NASH drug development


With a global market estimated at $35 billion, developing a drug to treat a form of fatty liver disease called non-alcoholic steatohepatitis or NASH could be the next big thing for the pharmaceutical industry. Attention to this disease is happening because of declining drug development elsewhere, the obesity epidemic and the ravaging impact on as many as 30 million people.

Declining Drug Development

Yes, oncology drugs contribute $200 billion to the pharmaceutical industry but in a very crowded developmental field. Past successes in other disease states mean there are fewer diseases looking for viable treatments. Statins to treat high cholesterol were blockbusters from two decades ago but now are available as cheaper generic drugs. Industry returns on R&D spending fell to 1.9% in 2018 from over 10% in 2010 according to Deloitte. Intense competition and pricing pressure are eroding sales of medicines for diabetes, rheumatoid arthritis and other lucrative disease categories. Being the first to market with an approved treatment for NASH could be incredibly lucrative.


Obesity continues to be a major public health problem. A 2017 study by the NIH found that nearly 40% of U.S. adults are obese. Of those 89 million have nonalcoholic liver disease of which as many as 30 million people or 12% of U.S. adults have NASH. Weidong Zhong, CEO of Terns Pharmaceuticals, a start-up incubating drugs to treat NASH said obesity, “is a major global problem, especially in China. In the past twenty years, obesity rates are soaring there and 43% of the population now has fatty liver disease.” The rising obesity rates at all ages mean liver specialists are seeing people in the 20s and 30s with NASH. Dr. Leona Kim-Schluger, a hepatologist at Mount Sinai Hospital in New York notes, “There is even NASH in the pediatric population.”


One of the difficulties with NASH is that it often isn’t diagnosed until it is in a late stage when cirrhosis starts to ravage the body and the only treatment available is a liver transplant. Dr. Maria Yataco, a gastroenterologist at Mayo Clinic, says, “By 2020 NASH will overtake hepatitis C as the No. 1 cause of liver transplantation in the U.S.” Other effects of NASH include fibrosis, fluid accumulation in the abdomen, bleeding in the esophagus and liver cancer. The only way to catch the disease at an earlier stage is a liver biopsy. Identifying patients from a typical physical exam isn’t currently possible. Less invasive methods of diagnosing the disease are as important as developing an effective medicine.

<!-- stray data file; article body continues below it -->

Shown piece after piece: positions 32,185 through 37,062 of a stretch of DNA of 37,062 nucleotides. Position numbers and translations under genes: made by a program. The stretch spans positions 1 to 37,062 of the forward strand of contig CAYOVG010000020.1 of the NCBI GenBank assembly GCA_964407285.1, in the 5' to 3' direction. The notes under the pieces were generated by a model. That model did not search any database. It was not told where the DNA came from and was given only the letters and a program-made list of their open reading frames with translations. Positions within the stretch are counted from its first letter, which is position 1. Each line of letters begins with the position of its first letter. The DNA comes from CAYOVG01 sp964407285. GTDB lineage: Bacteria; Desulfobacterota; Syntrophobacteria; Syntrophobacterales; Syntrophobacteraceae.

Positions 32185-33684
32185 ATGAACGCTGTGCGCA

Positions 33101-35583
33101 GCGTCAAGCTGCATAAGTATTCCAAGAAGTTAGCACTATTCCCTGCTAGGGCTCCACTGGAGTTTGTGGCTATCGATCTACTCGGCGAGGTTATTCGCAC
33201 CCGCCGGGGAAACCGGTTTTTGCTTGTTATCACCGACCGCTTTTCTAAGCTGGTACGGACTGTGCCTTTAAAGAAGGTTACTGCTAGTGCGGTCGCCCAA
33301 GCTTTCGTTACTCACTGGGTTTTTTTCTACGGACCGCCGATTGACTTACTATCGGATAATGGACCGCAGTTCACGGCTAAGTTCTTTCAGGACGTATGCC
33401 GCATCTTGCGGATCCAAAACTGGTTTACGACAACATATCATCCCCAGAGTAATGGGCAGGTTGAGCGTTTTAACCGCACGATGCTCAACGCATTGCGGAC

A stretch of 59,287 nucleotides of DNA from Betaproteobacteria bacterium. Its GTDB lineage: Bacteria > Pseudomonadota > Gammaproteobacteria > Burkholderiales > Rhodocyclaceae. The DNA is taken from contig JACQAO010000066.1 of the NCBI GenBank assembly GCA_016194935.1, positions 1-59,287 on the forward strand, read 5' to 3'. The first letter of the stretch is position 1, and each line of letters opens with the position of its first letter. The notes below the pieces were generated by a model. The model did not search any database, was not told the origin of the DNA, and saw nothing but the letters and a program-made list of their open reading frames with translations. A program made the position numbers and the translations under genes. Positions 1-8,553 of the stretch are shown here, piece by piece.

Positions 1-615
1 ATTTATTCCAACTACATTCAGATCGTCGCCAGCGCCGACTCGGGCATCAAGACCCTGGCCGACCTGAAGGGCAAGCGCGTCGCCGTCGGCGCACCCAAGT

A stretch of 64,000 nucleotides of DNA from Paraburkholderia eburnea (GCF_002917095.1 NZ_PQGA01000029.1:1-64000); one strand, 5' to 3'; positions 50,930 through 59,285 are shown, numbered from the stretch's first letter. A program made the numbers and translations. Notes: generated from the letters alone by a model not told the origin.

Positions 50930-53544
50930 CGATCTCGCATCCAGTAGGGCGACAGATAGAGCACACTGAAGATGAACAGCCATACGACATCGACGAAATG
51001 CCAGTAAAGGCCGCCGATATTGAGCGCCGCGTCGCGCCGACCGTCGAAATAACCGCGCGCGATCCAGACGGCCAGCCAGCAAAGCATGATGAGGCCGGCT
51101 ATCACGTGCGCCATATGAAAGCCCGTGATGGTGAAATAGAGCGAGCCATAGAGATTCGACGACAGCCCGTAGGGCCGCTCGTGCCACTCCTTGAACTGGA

Who will be first to market?

BioMedtracker, a product from business intelligence firm Informa, counts 55 NASH drugs in clinical trials: 19 at Phase 1, 33 at Phase 2 and 4 at Phase 3. The four companies in Phase 3 are leading the effort to commercialize a drug to reverse the effects of NASH: Intercept Pharmaceuticals, Gilead Sciences , Allergan and French biotech GENFIT. After successfully curing hepatitis C with a whole new class of blockbuster direct-acting antiviral drugs, Gilead Sciences is poised to conquer the next big frontier in liver disease. Intercept already has a drug called Ocaliva with FDA approval to treat another liver disease. “It is a molecule 100 times more potent than human bile acid that amplifies the liver’s ability to regenerate,” says Dr. Mark Pruzanski, President of Intercept. “What we’re doing is trying to build a future without liver cirrhosis so people can avoid transplants.”

An exciting time to work in the pharmaceutical industry. Interested in discussing your career or your hiring needs? Contact Smith Hanley Associates’ Biostatistics Recruiter, Nihar Parikh, at [email protected].

Leave a Reply

Your email address will not be published. Required fields are marked *